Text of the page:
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Controlled size reduction and its underlying mechanism to form solid-state nanopores via electron beam induced carbon deposition
Uppsala University, Disciplinary Domain of Science and Technology, Technology, Department of Engineering Sciences, Solid State Electronics.ORCID iD: 0000-0002-7584-6479
Uppsala University, Disciplinary Domain of Science and Technology, Technology, Department of Engineering Sciences, Solid State Electronics.
Uppsala University, Disciplinary Domain of Science and Technology, Technology, Department of Engineering Sciences, Solid State Electronics.
Uppsala University, Disciplinary Domain of Science and Technology, Technology, Department of Engineering Sciences, Solid State Electronics.
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2019 (English)In: Nanotechnology, ISSN 0957-4484, E-ISSN 1361-6528, Vol. 30, no 45, article id 455303Article in journal (Refereed) Published
Abstract [en]

Solid-state nanopores have drawn considerable attention for their potential applications in DNA sequencing and nanoparticle analysis. However, fabrication of nanopores, especially those of diameter below 30 nm, requires sophisticated techniques. Here, a versatile method to controllably reduce the diameter of prefabricated large-size pores down to sub-30 nm without greatly increasing the effective pore depth from the original membrane thickness is shown. This method exploits carbon deposition achieved via hydrocarbon evaporation, induced by an incident beam of electrons, and subsequent dissociation of hydrocarbon to solid carbon deposits. The carbon deposition employs a conventional scanning electron microscope equipped with direct visual feedback, along with a stable hydrocarbon source nearby the sample. This work systematically studies how electron beam accelerating voltage, imaging magnification, initial pore size and membrane composition affect the process of pore size reduction. Secondary electrons generated in the membrane material are confirmed to be the main cause of the dissociation of hydrocarbon. Thicker carbon deposited on one side than on the other of the membrane results in an asymmetric nanopore shape and a rectifying ionic transport. A physico-phenomenological model combined with Monte Carlo simulations is proposed to account for the observed carbon deposition behaviors.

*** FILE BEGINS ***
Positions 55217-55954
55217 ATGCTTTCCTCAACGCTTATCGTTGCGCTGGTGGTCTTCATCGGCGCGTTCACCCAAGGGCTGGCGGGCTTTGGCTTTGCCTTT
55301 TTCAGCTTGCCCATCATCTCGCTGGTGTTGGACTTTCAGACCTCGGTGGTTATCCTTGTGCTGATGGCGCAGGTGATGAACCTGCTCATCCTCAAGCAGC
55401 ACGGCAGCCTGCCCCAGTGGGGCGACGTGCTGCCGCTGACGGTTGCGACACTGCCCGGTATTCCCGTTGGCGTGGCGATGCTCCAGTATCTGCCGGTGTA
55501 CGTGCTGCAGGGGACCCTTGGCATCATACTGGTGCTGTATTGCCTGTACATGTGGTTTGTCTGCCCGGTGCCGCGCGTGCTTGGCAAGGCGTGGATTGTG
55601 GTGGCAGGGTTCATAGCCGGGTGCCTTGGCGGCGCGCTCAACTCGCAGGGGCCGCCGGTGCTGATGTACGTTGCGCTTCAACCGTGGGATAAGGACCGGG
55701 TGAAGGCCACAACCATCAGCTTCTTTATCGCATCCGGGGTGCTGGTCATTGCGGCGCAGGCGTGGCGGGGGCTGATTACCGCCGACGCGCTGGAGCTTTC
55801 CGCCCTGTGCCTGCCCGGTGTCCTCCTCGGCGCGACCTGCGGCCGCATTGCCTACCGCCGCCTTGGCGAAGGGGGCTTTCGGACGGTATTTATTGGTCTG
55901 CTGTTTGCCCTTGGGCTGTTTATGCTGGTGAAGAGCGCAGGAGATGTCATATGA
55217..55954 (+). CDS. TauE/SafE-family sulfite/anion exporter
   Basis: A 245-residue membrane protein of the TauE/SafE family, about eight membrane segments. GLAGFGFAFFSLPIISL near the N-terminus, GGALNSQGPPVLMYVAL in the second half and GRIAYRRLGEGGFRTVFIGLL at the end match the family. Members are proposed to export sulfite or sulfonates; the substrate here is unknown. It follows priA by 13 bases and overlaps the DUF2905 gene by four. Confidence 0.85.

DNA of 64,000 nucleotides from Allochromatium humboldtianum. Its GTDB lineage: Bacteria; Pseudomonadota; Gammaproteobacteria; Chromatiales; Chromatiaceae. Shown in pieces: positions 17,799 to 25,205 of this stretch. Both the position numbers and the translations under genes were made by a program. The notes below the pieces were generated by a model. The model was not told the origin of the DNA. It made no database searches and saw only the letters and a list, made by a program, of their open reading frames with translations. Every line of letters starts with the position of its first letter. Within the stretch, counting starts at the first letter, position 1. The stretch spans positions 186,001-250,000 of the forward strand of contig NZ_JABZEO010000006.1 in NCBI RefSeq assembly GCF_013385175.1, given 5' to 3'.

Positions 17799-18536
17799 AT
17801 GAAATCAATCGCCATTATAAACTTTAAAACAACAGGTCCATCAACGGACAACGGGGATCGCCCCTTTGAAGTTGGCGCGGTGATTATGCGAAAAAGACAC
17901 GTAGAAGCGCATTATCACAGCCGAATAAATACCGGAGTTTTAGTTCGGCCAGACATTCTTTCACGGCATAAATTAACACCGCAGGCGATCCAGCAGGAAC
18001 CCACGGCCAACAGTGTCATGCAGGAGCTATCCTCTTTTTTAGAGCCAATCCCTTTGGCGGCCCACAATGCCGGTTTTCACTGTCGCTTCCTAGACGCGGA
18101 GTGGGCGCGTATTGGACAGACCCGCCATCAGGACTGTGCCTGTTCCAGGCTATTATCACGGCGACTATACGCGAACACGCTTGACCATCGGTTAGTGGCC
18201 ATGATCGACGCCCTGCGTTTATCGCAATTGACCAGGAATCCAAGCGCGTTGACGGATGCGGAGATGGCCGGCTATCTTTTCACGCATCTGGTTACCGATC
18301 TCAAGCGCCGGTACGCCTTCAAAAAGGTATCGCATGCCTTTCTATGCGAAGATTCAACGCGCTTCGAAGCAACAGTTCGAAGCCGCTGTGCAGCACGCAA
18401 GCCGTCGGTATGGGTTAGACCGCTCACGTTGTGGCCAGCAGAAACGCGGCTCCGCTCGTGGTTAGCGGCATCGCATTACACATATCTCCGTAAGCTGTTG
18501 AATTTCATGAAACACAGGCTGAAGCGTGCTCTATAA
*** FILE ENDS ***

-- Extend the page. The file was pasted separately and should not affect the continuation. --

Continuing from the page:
Place, publisher, year, edition, pages
IOP PUBLISHING LTD , 2019. Vol. 30, no 45, article id 455303
Keywords [en]
solid-state nanopore, pore size reduction, electron beam induced carbon deposition, secondary electrons, effective pore depth, rectifying behavior
National Category
Nano Technology
Identifiers
URN: urn:nbn:se:uu:diva-394045DOI: 10.1088/1361-6528/ab39a2ISI: 000483100000001PubMedID: 31394513OAI: oai:DiVA.org:uu-394045DiVA, id: diva2:1357710
Funder
Swedish Research Council, 621-2014-6300Swedish Foundation for Strategic Research , FFL15-0174Available from: 2019-10-04 Created: 2019-10-04 Last updated: 2020-01-08Bibliographically approved
In thesis
1. Solid-state nanopores: fabrication and applications
Open this publication in new window or tab >>Solid-state nanopores: fabrication and applications
2020 (English)Doctoral thesis, comprehensive summary (Other academic)
Abstract [en]